Featuring changes to clinical trial reporting and data sharing regulations, and criticism of Plan S from the perspective of highly selective subscription journals
Further steps to ensure clinical trial reporting via TranspariMED
Failure to disclose clinical trial results poses a risk to both patient welfare and the integrity and reputation of public health services. A government enquiry last year revealed that UK universities had failed to disclose the results of 254 clinical trials to the EU Clinical Trials Register, and that a further 170 trials had been left unreported by the National Health Service (NHS). In the wake of the report published by TranspariMED and Universities Allied for Essential Medicines earlier this year, the UK government has announced plans to implement a national clinical trial transparency strategy. Since the report was made public, efforts have been made to improve trial reporting with some universities and NHS trusts now reporting close to 100% of clinical trial results. Despite these improvements, Norman Lamb MP, Chair of Parliament’s Science and Technology Committee, has called for the government to commit funding to the transparency-monitoring scheme.
Is 2019 the year for clinical trial data sharing? via STAT News
Regardless of the issues with sharing clinical trial data, a large number of the world’s leading medical journals, including The Lancet and The BMJ, now require authors not only to declare if and how they intend to share their deidentified patient data but also to disclose these plans in a public registry such as ClinicalTrials.gov. Although these journals do not mandate authors to share clinical trial data, the new requirement to disclose a study’s intention to share data is helping encourage researchers to consider data sharing even before patient registration. Data sharing between clinical trials maximizes the impact that a patient’s data can have. From the researcher’s perspective, this leads to more citations, which can contribute to career progression. As the practice of making clinical trial data available to other investigators becomes more commonplace, several platforms have been developed to address researchers’ concerns and facilitate the practical aspects of data sharing.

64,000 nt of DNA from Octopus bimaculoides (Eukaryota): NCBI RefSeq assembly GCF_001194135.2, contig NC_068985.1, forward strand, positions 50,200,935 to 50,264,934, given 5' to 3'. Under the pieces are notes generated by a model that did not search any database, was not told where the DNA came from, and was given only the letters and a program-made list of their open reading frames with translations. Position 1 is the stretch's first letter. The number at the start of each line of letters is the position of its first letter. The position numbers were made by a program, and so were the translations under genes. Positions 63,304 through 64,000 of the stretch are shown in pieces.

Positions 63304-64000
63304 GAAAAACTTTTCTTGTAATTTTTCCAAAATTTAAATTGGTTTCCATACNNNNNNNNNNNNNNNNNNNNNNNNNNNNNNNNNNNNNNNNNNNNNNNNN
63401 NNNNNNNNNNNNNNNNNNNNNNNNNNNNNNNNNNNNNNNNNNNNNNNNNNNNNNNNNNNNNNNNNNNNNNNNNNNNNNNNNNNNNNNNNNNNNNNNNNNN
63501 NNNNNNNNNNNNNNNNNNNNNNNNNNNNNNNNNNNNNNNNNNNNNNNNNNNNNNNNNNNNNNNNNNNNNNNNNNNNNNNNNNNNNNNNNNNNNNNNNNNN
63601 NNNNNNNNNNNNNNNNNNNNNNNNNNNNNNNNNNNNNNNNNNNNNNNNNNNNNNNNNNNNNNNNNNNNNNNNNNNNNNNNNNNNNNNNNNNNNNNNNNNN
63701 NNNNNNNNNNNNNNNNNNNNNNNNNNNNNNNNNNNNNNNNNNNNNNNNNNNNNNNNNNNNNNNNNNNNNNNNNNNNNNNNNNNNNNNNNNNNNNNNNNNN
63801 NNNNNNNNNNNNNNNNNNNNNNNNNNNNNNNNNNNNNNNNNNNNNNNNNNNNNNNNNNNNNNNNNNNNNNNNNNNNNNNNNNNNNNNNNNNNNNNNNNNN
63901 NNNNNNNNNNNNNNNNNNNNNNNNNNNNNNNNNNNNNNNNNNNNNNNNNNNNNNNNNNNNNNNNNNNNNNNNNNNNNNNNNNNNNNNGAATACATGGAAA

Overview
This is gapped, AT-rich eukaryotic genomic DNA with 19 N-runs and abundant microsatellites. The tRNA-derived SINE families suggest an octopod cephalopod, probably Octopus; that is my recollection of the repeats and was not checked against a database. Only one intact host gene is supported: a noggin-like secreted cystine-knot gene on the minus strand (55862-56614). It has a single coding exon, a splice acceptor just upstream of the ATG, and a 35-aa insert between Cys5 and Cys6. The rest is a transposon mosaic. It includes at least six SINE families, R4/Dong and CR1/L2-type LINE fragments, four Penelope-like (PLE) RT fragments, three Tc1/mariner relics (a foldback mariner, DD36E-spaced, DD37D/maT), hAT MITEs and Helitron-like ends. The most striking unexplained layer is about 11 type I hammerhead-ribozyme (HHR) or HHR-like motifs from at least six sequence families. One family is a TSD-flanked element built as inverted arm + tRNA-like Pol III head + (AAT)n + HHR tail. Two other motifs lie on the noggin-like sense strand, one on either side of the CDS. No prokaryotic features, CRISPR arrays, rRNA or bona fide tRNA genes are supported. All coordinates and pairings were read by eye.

Following the consultation on Plan S, many large subscription publishers have rallied to contest the plan stating they cannot comply with the initiative unless the rules are changed. The publishers, including Nature and Science, have attributed their appeals to high internal publishing costs (€10 000–30 000 per article at Springer Nature). Such journals reject more articles than they accept. Therefore, article processing charges (APCs) that funders and researchers would find acceptable would not even come close to covering the costs of these publishers’ internal editorial processes and cutting costs then runs the risk of compromising the quality of publications.
As a middle ground, these publishers have called for a different approach to comply with Plan S; this involves a transitional phase towards immediate open access achieved through either funding for these publishers to convert to the hybrid publishing model or by creating mirror journals. An alternative suggestion is to allow journals to charge both a submission fee and an APC. Journals would share a near-final version of the article after a 6-month embargo period, with the final version still accessible only through a freely accessible read-only link or through journal subscription. As things stand at the moment, neither of these proposals comply with Plan S. Although the International Association of STM Publishers has said that there is no one-size-fits-all model for this transition, Plan S architect Robert-Jan Smits has suggested that these publishers need to develop a new business model in order to comply with Plan S and maintain publication quality. It will be interesting to see how Head of Open Research at the Wellcome Trust Robert Kiley, acting as cOAlition S’s coordinator following Robert-Jan Smits departure, reacts to these appeals.